Original Research ARTICLE
Dyslipidemic Diet Induces Mobilization of Peripheral Neutrophils and Monocytes That Exacerbate Hemorrhagic Brain Injury and Neuroinflammation
- 1Department of Neurology, Tianjin Neurological Institute, Tianjin Medical University General Hospital, Tianjin, China
- 2Key Laboratory of Post-neurotrauma Neuro-repair and Regeneration in Central Nervous System, Tianjin Neurological Institute, Ministry of Education, Tianjin, China
- 3Center for Neurological Diseases, The Third People’s Hospital of Datong, Shanxi, China
- 4China National Clinical Research Center for Neurological Diseases, Beijing Tiantan Hospital, Capital Medical University, Beijing, China
- 5Advanced Innovation Center for Human Brain Protection, Capital Medical University, Beijing, China
- 6Beijing Key Laboratory of Translational Medicine for Cerebrovascular Disease, Beijing, China
Background: Non-alcoholic fatty liver disease (NAFLD) is a common liver condition characterized by a significant accumulation of lipids in the liver without excessive alcohol consumption. Accumulating evidence suggests a significantly increased risk of intracerebral hemorrhage (ICH) in NAFLD patients. However, it remains poorly understood whether and how NAFLD affects the outcome of hemorrhagic brain injury. Here, we examined the effects of diet-induce NAFLD on ICH injury and neuroinflammation in mice.
Methods: NAFLD was induced in C57BL/6 mice by feeding with a methionine-choline deficient (MCD) diet for 4 weeks. Collagenase and autologous blood models were used to evaluate the effects of NAFLD on ICH injury and neuroinflammation.
Results: MCD diet for 4 weeks induces NAFLD and hyperlipidemia in mice. Mice receiving the MCD diet have aggravated neurological deficits and brain edema after ICH. The augmentation of ICH injury was accompanied by brain infiltration of neutrophils and monocytes and increased production of pro-inflammatory factors. Before ICH, MCD diet-induced mobilization of neutrophils and monocytes in the periphery. Notably, the detrimental effects of NAFLD on ICH injury was ablated in mice receiving antibody depletion of neutrophils and monocytes.
Conclusions: These results suggest that NAFLD exacerbates neuroinflammation and ICH injury.
Intracerebral hemorrhage (ICH) is a severe type of stroke without effective treatment (Aronowski and Zhao, 2011). Epidemiological studies have identified that environmental and dietary factors are related to the incidence and outcome after ICH. Among factors that increase the risk of ICH, non-alcoholic fatty liver disease (NAFLD) is a common liver disease that affects up to 30% of the general population (Tsochatzis and Newsome, 2018). NAFLD is characterized by excessive deposition of lipids in liver parenchyma independent of heavy alcohol consumption (Kim et al., 2011; Younossi et al., 2018; Khoury et al., 2019). Accompanying the accumulation of hepatic fat, patients usually display insulin resistance, dyslipidemia, and escalated systemic inflammation (Gluchowski et al., 2017; Fiorucci et al., 2018). However, it remains elusive whether and how NAFLD affects ICH outcome.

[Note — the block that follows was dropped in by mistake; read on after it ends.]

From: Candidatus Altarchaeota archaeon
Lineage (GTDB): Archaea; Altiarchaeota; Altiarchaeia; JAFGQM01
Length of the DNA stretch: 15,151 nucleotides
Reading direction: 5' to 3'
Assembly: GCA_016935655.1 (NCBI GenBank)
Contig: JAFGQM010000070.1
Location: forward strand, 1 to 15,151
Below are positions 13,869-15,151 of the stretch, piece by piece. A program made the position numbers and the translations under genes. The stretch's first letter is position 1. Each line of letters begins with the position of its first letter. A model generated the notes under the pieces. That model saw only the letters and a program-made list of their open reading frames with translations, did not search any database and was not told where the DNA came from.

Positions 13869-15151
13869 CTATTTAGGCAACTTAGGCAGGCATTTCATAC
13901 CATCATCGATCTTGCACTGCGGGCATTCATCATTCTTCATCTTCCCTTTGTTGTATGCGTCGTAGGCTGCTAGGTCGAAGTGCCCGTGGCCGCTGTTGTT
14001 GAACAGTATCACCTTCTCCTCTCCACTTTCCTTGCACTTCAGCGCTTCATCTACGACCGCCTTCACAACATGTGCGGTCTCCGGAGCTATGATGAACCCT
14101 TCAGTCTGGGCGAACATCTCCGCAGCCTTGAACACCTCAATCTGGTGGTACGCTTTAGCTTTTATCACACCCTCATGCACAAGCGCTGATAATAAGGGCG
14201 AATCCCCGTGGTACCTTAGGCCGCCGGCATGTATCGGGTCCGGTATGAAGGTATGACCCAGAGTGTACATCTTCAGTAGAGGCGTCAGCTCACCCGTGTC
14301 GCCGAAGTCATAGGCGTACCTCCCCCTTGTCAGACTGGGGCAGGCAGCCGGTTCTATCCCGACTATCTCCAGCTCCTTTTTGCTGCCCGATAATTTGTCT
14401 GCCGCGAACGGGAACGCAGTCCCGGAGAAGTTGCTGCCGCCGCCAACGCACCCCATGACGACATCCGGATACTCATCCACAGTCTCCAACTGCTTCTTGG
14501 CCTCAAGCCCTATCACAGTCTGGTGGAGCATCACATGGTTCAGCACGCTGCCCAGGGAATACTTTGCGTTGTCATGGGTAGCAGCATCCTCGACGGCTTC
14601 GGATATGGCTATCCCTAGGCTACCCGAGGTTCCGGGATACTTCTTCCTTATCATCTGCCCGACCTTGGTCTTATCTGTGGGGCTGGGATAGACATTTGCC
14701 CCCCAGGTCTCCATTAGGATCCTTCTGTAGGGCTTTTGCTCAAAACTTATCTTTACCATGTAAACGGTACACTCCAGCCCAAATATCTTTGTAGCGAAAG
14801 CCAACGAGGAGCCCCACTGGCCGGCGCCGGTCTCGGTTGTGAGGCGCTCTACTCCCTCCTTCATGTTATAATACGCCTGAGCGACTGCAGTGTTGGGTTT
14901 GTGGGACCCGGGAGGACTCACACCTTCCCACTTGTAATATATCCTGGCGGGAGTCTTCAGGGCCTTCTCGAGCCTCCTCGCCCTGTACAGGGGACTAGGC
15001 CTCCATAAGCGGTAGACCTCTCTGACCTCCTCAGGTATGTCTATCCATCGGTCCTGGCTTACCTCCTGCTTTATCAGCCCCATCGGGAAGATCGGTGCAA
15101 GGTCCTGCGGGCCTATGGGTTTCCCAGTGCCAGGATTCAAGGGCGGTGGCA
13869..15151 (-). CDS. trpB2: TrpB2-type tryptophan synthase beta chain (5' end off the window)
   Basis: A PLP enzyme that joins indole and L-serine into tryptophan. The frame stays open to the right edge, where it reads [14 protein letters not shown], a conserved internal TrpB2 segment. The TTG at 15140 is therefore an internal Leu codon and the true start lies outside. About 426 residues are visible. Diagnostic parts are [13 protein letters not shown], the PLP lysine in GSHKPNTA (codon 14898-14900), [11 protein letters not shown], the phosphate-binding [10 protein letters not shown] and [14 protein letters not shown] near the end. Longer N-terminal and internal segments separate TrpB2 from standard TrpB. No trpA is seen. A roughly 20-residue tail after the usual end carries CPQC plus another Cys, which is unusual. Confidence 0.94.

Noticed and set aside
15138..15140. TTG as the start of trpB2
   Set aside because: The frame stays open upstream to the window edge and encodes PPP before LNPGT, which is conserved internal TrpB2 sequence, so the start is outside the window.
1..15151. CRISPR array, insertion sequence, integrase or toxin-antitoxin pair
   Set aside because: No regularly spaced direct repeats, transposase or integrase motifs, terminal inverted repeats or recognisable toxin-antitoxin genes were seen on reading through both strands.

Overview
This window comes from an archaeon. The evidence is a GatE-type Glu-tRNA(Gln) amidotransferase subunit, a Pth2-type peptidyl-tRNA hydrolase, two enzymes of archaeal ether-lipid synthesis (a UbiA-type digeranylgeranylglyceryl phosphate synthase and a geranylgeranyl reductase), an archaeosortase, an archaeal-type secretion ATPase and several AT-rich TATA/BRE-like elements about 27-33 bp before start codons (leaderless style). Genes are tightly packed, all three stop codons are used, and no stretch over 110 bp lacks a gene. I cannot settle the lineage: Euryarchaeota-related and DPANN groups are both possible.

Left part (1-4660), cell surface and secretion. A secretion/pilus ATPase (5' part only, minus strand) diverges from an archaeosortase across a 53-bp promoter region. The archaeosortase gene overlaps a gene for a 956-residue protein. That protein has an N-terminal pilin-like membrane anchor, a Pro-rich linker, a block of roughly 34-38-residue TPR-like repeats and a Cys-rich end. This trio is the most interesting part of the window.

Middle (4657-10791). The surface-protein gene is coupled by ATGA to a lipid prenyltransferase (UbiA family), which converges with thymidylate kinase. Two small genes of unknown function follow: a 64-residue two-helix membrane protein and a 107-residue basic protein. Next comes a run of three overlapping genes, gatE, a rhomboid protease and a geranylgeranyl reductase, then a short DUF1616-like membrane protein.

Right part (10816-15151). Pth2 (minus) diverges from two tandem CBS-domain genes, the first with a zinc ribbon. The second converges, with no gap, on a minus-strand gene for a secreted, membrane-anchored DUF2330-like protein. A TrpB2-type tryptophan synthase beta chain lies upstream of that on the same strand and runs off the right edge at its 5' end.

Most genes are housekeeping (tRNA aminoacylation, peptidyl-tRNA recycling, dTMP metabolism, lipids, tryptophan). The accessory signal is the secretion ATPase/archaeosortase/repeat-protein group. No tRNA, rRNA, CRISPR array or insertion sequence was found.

Emerging evidence has demonstrated inflammation as a key element that contributes to secondary brain injury after ICH (Zhou et al., 2014). Following the ictus of ICH, blood components including leukocytes surge into the brain and activate resident glia and recruit immune cells such as neutrophils and monocytes (Mracsko et al., 2014; Sheth and Rosand, 2014; Zhang Z. et al., 2017). These inflammatory events accelerate the development of perihematomal edema and neurological deterioration (Haukeland et al., 2006; Farrell et al., 2012; Gao and Tsukamoto, 2016). Clinical studies have indicated that patients with NAFLD are characterized by an augmentation of systemic inflammation characterized by increased mobilization of circulating inflammatory cells, suggesting that NAFLD possibly induces mobilization of peripheral immune cells. Yet the influences of such mobilization on the pathological responses to ICH remain unknown. To address this question, we induced NAFLD by feeding mice with a methionine-choline deficient (MCD) diet and investigated the effects of NAFLD on hemorrhagic injury and neuroinflammation using two ICH models.